In my sermon this week, I referenced one of the great catechisms of the Church, the first question of which is, “What is the chief end of [humanity].” And the answer is: “The chief end of humanity is to glorify God and enjoy [God] forever.”
I’ve always liked the idea that that’s the first thing we need to know in the life of faith.
It tells us two important things. First, that we’re sufficient, in this life, in these bodies, with whatever we have, to glorify the God who made all things. That’s no small claim about us! What we are reflects and honours and points to God. Everything we do can be done for God’s glory. Even the smallest, most insignificant acts are shot through with glory. How could that change the way we go about our daily tasks, the way we move through the world? And more, if there’s something we do that doesn’t glorify God—honour, praise, and love God and God’s beloved world—then we’re free not to do that thing. To glorify God is to live freely and fully as ourselves. As one thinker on these things put it a long time ago, “the glory of God is the human fully alive!”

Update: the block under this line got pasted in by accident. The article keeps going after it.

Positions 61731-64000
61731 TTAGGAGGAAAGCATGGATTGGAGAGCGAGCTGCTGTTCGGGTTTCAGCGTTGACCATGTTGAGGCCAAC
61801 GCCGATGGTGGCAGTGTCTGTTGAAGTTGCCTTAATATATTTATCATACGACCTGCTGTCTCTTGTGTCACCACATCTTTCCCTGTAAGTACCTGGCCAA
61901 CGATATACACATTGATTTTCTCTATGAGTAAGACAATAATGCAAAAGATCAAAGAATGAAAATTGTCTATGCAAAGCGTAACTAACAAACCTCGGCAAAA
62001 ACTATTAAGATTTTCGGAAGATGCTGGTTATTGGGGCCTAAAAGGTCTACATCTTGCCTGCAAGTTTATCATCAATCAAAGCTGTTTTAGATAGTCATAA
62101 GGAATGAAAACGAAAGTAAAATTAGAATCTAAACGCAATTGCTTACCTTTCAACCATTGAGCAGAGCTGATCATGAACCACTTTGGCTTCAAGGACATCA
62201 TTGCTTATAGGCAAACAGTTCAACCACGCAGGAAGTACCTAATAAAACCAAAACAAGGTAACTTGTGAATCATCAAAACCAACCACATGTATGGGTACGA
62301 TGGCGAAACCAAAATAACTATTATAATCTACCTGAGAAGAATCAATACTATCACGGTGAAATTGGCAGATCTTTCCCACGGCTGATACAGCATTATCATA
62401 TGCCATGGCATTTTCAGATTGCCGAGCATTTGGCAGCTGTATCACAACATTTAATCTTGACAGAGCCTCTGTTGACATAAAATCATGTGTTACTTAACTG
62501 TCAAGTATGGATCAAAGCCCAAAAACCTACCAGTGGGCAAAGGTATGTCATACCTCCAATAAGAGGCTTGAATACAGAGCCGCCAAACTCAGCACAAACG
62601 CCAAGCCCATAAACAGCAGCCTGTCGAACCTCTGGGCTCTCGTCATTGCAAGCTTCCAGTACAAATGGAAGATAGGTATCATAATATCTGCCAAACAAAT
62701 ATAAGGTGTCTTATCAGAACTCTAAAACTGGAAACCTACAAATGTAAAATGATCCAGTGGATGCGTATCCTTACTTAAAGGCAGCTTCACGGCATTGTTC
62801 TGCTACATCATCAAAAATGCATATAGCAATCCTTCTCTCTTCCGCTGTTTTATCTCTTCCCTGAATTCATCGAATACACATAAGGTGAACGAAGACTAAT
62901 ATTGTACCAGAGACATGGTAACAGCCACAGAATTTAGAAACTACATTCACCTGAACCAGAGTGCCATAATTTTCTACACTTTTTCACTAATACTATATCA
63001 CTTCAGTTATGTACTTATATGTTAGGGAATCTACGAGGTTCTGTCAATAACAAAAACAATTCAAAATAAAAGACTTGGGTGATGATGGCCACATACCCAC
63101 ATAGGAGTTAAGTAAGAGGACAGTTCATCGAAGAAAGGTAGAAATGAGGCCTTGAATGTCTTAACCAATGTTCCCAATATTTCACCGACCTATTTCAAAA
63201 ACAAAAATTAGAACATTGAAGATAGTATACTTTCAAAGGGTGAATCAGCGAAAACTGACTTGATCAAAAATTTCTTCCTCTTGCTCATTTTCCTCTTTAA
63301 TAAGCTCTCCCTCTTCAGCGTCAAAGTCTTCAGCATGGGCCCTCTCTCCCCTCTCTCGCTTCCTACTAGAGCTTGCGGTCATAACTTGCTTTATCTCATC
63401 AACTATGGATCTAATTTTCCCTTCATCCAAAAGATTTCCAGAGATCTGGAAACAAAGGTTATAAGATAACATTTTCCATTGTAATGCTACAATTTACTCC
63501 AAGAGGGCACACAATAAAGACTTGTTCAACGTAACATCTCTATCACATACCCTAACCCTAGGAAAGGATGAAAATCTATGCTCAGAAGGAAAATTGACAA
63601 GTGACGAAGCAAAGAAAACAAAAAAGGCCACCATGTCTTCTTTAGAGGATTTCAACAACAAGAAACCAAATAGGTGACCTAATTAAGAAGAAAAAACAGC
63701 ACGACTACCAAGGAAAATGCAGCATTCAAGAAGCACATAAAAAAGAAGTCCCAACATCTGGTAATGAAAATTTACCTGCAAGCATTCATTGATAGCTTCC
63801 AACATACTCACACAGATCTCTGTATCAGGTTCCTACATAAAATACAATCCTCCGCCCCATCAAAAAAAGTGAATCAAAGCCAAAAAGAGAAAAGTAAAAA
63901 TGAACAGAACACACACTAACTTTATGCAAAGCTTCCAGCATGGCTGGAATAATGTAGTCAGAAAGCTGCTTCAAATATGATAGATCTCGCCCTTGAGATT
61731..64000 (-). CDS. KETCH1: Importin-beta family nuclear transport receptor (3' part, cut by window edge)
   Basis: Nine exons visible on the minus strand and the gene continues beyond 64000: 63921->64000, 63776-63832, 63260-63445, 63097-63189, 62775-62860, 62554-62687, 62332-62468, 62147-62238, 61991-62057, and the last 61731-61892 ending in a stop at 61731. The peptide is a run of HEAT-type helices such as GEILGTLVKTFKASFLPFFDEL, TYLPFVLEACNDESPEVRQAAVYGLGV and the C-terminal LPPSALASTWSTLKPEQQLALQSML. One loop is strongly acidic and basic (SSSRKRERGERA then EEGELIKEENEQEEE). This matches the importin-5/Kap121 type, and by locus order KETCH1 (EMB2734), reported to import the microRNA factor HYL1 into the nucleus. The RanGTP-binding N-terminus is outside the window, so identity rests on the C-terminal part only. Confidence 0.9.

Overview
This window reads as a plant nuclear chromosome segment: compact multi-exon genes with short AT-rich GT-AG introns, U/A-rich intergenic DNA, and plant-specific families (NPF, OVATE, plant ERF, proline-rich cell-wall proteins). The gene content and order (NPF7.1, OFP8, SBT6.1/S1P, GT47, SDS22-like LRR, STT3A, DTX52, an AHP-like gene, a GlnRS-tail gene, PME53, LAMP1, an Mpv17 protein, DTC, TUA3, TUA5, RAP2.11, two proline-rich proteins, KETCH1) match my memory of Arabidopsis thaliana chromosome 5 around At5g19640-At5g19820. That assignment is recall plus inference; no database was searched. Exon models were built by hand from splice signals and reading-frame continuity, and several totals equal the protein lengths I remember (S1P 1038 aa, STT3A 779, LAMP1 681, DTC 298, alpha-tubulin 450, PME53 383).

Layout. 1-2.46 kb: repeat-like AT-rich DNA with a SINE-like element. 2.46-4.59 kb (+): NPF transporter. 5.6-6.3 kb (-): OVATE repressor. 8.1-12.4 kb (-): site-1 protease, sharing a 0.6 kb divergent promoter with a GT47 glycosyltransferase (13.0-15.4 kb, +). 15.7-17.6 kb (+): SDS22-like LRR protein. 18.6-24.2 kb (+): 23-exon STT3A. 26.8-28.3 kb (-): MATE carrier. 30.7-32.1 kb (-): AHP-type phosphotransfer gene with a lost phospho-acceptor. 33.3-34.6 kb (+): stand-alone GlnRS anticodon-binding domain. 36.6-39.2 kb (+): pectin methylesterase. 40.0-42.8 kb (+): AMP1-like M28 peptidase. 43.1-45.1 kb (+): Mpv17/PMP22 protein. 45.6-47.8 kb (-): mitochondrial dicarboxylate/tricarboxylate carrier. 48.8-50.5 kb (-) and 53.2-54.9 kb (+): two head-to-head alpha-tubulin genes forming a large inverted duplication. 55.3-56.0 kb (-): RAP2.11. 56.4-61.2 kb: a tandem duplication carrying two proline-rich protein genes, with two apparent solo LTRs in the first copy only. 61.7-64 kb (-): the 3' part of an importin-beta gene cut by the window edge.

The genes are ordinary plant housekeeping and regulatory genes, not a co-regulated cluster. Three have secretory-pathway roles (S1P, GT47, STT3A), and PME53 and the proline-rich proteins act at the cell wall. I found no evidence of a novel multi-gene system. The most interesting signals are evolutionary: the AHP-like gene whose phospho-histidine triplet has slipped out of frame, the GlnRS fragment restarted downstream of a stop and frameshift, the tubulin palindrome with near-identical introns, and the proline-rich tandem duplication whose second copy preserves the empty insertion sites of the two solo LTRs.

The second thing this tells us is that we’re meant to enjoy God’s company, to spend time in God’s pleasure. I have to confess, I’ve generally focused less on that half of the answer. But for some reason, this time around—maybe it’s the strange spaciousness of this holiday season—I realized that we really do need this part in order to do the first part. They go hand in hand.
And what an amazing thing to know that part of living fully and freely is simply spending time enjoying God. We get to just be in the presence of the One who is the source and sustainer of life. Enjoyment can’t be rushed or forced or done in abstract. It lingers. It delights. It’s spontaneous. It’s intimate. It receives another in all their wonder and beauty.
My goal, at the beginning of this new Christian year, is to spend more time enjoying God. To stop rushing long enough to feel the pleasure of God’s love, to know the joy of God’s presence, and to receive God’s delight in me. I want to remember with my whole self that “forever” is not someday, but now—here and now I, you, we get to glorify God, and enjoy God. It’s what we’re made for.
I want to know that more and more deeply, and I pray that you would know it too.